This is Norway's entry to the 88th Academy Awards for Best Foreign Language Film.

Rating: 3.5/4.0

Date seen: January 24, 2016

Sunday, January 17, 2016

Movie No. 8 (2016): WHEN MARNIE WAS THERE

When Marnie Was There (2014)
Director: Hiromasa Yonebayashi
An animated film, in Japanese, with English subtitles

An introvert, adolescent girl (Anna) is sent by her foster mother to a sleepy, coastal town in Hokkaido for clean to improve her health. There, Anna becomes fascinated by a seemingly abandoned mansion in the marsh and meets an blonde girl about her age (Marnie) who lives there. Marnie may or may not be real. There she also meets other interesting characters that makes her discover her family's history.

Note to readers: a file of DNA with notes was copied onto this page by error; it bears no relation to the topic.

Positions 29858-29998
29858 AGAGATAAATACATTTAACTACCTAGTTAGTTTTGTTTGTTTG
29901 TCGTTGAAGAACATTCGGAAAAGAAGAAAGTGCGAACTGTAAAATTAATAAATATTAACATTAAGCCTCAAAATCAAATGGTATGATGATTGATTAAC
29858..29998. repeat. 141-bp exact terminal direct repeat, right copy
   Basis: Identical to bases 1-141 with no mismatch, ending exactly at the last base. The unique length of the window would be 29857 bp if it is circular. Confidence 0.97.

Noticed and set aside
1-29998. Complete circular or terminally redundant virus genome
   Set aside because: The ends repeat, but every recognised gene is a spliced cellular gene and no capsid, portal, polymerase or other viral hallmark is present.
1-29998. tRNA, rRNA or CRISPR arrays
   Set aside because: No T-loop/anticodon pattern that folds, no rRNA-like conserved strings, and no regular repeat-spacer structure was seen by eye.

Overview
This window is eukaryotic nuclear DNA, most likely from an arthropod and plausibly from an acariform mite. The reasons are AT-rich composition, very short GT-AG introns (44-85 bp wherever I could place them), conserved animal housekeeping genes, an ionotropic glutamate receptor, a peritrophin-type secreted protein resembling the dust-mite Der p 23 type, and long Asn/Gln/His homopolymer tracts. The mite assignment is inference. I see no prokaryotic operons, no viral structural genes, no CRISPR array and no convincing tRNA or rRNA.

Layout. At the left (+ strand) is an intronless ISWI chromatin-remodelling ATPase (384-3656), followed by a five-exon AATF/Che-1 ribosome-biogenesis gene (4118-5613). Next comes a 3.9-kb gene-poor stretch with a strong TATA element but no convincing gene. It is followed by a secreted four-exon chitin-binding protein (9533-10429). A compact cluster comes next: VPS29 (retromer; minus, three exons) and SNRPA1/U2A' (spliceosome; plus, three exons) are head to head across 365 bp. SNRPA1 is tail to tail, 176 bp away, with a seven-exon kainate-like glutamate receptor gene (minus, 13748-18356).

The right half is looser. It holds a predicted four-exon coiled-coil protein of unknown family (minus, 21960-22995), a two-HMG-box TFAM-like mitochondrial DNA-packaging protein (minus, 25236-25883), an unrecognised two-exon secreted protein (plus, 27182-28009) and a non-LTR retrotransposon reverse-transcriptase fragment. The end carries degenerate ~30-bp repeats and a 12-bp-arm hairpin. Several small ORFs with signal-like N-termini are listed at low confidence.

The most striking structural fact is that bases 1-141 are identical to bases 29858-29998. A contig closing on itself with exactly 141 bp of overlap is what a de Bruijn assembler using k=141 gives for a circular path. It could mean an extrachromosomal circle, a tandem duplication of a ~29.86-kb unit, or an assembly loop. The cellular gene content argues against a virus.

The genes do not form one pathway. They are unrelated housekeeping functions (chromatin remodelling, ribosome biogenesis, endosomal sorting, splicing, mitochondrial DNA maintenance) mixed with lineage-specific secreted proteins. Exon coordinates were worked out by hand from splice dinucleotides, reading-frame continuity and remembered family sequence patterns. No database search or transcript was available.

The overall experience in watching the movie is akin to seeing a movie adapted from a novel that could have been written by Charles Dickens.

What makes Studio Ghibli animated films different (in a good way) is its making Japanese culture and family relations at the centerpiece, sometimes interspersed, in the narrative. The traditional animation and subtle colors make the movie less strenuous to the eyes than the blockbuster animated movies in Hollywood. 

Rating: 4.0/4.0

Date seen: January 17, 2016

Movie No. 7 (2016): BRIDGE OF SPIES

Bridge of Spies (2015)
Director: Steven Spielberg
Cast: Tom Hanks, Mark Rylance, Amy Ryan

The movie is based on actual events that happened during the Cold War and we're pretty much aware of how it'll end. It opens with an alleged Russian spy is arrested in New York. Later, an American spy gets caught in Russia and an American student doing his PhD dissertation in Germany also gets detained after being accused of espionage. The end, as we all know, is the exchange of the prisoners on the Glienicke Bridge. But, the series of events leading to the conclusion are the focus of the narrative.